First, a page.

For First-Year Musicians, Selecting the Right Orchestra May Be Confusing

On top of all the choices facing first-years, musically-inclined new students face an additional agonizing decision: which orchestra to join.

Harvard has five active orchestras: the Harvard-Radcliffe Orchestra (HRO), Mozart Society Orchestra (MSO), Bach Society Orchestra (BSO), Toscanini Chamber Orchestra (TCO) and the Pops Orchestra.

And while first-years can join multiple orchestras, given the time commitment involved most students find membership in one is enough.

As a result, first-years spend the first few weeks of school auditioning for a series of orchestras, then choosing one.

The auditions were "nerve-wracking," according to Erica R. Michelstein '02.

"We went into practice rooms [to audition], and even though it's your own room, you could hear the other people playing in other rooms around you," she says.

Michelstein says overhearing other musicians was somewhat intimidating, since "some of the musicians here are really amazing."

Group leaders say they found auditions chaotic as well.

"We were all auditioning freshman at the same time, and so everyone was seeing the same people coming through the halls," says Ben W. Rous '00, co-conductor of TCO.

Somehow, during the confusion of the audition process, musicians must also gather enough information to select among the groups to which they are admitted.

And for most musicians, the decision they make will remain with them for the rest of their Harvard careers, as students generally stick with the orchestras they first choose.

Distinct Identities

Group leaders say that each of the groups has a unique identity, and that while they often compete for performers, each group has a role on campus.

HRO President Alex S. Caram '00 says his group's identity derives in part from the group's size.

"We are the largest of the three orchestras, so we tell [first-years] that we play some of the grander pieces," he says.

A different set of factors--principally student conductors and a lower time commitment--draw students to TCO, Rous says.

And while MSO and BSO are about the same size, MSO is more "relaxed" according to MSO President Jessica I. Chuang '00.

Musical selection distinguished the recently revived Harvard Pops from the others. The group's repertoire includes music from popular cinema.

Trying to Pick Up the Tune

Many first-years say the subtleties of the groups' identities are lost on them.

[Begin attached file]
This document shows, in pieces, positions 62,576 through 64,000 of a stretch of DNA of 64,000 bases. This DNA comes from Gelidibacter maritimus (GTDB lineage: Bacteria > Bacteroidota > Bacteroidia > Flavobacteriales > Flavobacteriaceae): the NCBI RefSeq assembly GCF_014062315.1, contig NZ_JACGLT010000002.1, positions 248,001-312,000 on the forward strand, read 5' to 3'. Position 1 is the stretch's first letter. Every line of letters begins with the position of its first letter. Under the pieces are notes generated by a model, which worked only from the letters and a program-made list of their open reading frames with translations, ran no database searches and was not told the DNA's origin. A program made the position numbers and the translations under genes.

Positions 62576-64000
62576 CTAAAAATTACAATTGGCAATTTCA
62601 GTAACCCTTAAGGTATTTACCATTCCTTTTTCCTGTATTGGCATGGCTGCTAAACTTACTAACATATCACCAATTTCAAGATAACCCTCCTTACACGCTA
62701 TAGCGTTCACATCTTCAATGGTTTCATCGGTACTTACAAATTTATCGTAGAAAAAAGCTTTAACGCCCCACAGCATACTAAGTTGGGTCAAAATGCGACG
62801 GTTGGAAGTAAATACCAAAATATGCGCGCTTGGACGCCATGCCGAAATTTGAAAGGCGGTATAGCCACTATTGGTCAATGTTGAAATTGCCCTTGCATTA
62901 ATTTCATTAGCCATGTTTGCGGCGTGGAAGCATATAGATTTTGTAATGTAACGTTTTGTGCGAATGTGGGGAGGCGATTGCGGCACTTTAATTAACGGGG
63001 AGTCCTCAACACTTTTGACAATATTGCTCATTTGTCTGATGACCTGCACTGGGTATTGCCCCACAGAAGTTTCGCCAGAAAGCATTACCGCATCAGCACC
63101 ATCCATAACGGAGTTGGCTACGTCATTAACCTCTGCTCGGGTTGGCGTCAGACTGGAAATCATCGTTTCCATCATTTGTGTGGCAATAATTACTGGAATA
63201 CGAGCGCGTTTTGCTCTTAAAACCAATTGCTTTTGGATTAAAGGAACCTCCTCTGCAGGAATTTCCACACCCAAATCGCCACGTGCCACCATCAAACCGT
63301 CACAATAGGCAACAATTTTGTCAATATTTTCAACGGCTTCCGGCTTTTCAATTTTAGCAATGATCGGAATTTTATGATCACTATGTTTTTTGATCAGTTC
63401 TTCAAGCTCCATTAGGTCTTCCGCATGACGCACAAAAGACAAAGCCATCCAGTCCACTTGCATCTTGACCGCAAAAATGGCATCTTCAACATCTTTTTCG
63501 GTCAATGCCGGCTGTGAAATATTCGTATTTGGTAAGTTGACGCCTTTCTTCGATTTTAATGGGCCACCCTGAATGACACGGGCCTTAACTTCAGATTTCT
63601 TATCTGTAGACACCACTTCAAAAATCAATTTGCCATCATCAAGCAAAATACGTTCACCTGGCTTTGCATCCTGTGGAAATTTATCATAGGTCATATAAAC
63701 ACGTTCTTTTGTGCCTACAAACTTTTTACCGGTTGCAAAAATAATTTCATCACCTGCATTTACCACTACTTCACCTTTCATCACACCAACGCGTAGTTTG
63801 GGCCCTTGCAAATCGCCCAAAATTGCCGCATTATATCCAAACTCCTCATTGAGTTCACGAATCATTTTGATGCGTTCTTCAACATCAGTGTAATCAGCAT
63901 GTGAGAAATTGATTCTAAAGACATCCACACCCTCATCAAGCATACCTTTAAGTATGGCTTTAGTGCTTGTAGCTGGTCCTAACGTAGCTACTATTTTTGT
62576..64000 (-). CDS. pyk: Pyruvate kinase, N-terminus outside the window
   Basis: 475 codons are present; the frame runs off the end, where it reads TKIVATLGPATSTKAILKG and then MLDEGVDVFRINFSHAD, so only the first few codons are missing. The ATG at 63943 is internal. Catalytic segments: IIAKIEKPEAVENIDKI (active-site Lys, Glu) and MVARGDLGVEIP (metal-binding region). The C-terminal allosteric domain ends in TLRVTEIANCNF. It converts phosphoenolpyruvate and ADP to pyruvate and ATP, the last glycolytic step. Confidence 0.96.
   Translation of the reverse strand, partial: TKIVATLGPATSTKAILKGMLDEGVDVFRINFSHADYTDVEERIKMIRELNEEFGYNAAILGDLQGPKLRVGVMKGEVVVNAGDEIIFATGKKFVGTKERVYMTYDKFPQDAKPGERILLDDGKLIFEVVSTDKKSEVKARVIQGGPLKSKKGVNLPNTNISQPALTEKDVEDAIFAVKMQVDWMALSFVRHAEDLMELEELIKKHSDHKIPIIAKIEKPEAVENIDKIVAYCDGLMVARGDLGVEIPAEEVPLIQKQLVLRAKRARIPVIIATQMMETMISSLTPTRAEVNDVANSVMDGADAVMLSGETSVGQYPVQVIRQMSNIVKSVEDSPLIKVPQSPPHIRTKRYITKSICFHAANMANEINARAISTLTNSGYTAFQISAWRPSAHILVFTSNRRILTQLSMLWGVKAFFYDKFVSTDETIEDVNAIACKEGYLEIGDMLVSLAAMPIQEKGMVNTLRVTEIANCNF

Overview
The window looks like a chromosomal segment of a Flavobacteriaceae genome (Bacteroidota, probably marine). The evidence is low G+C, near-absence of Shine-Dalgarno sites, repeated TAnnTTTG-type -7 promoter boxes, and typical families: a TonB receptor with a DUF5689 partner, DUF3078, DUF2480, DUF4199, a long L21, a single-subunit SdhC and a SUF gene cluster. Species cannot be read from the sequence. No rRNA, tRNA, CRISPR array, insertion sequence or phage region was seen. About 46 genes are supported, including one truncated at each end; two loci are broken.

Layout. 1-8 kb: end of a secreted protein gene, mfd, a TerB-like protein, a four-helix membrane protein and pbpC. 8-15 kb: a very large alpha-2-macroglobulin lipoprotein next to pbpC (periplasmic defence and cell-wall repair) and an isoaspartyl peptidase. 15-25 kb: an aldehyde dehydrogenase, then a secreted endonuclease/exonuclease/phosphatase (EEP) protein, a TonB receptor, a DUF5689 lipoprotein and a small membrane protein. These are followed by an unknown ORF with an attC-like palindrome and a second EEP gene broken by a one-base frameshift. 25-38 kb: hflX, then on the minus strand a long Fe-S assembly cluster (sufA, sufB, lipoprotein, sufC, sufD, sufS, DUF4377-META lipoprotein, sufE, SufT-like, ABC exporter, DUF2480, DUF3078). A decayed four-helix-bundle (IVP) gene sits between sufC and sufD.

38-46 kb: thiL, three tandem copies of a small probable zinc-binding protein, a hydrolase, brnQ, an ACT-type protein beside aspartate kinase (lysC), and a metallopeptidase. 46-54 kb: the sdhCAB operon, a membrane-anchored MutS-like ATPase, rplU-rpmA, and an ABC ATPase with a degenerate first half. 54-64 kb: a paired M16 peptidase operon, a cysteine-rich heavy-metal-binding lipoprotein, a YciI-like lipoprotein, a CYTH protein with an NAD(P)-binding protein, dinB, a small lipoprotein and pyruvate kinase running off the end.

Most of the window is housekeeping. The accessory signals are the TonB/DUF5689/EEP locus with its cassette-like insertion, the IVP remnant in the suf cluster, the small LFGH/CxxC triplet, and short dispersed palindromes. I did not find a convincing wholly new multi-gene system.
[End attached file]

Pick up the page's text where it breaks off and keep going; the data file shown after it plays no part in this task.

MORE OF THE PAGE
"I don't really know the difference between Bach Society and Mozart Society," says Michelstein, who tried out for all five orchestras.

"They both seem like great orchestras, but I didn't really understand the difference. Bach Society doesn't just play Bach, and Mozart Society doesn't just play Mozart," she adds.

In order to inform and recruit first-years, many orchestras sent out mailings over the summer, and some students say these mailings were helpful in choosing a group.

"I received a number of letters from each of the respective orchestras detailing their goals or what they were about," says John M. Gansner '02, a violinist who tried out for all the orchestras.

Gansner said that the letters he received helped him decide on an orchestra, but that ultimately his decision to join BSO was based in large part on his contact with student leaders.

"I was impressed by the student directors who gave me my auditions," he says.

Some group leaders say they fear that when first-years decide on the basis of brief mailings and quick impressions, the less prominent orchestras get short shrift due to lack of name recognition.

"[First-years] know HRO and they know Bach Society," Rous says, but then they wonder "and what's this Mozart thing and what's this TCO thing and what about the Pops?"

"I think normally people say, well, if I get into HRO, I'll do HRO, and if I get into Bach Society I'll do that because they're the most competitive and prestigious," Rous adds.

Try Before You Buy

But while Caram, who leads Harvard's largest orchestra, agrees that prestige is often a determining factor in first-years' decisions, he says by shopping orchestras--attending multiple groups' rehearsals before settling on one--first-years can get a better feel for the groups.

"There are some who look at just [prestige]," he says. "But then there are others who try all the orchestras and then pick the one they like."

"I think a lot of freshmen [shop orchestras] and I encourage it. We want freshmen to be happy with the orchestras they choose," Caram says.

Chuang says first-years often shop her group as well, but that this often makes it difficult for MSO to work out its roster.

"It makes it kind of difficult for us, in terms of not knowing what our orchestra will look like," she says.

Other orchestra organizers say they discourage shopping altogether.

"I've had a lot of people say they're going to come to the first rehearsal, and I hope that they're not shopping me," Rous says.

Even with the option to shop, many first-years decide on the basis of inaccurate or incomplete impressions.

"A lot of the things I had heard [about the orchestras] when I was a first-year ended up being incorrect," Chuang says. "Some of the information I had was old."

But Chuang argues it is hard to make a wrong decision.

While she says her decision "was almost random," she is "happy with [her] choice."

In fact, some leaders say, the most dangerous misconception might be that in order to play music at Harvard, musicians have to fight their way into a spot.

Many first-years, Rous says, "are mistaken about the idea that there aren't enough spaces, because there are enough spaces for everyone to play. There aren't enough spaces in HRO [for everyone], but everyone who wants to play can."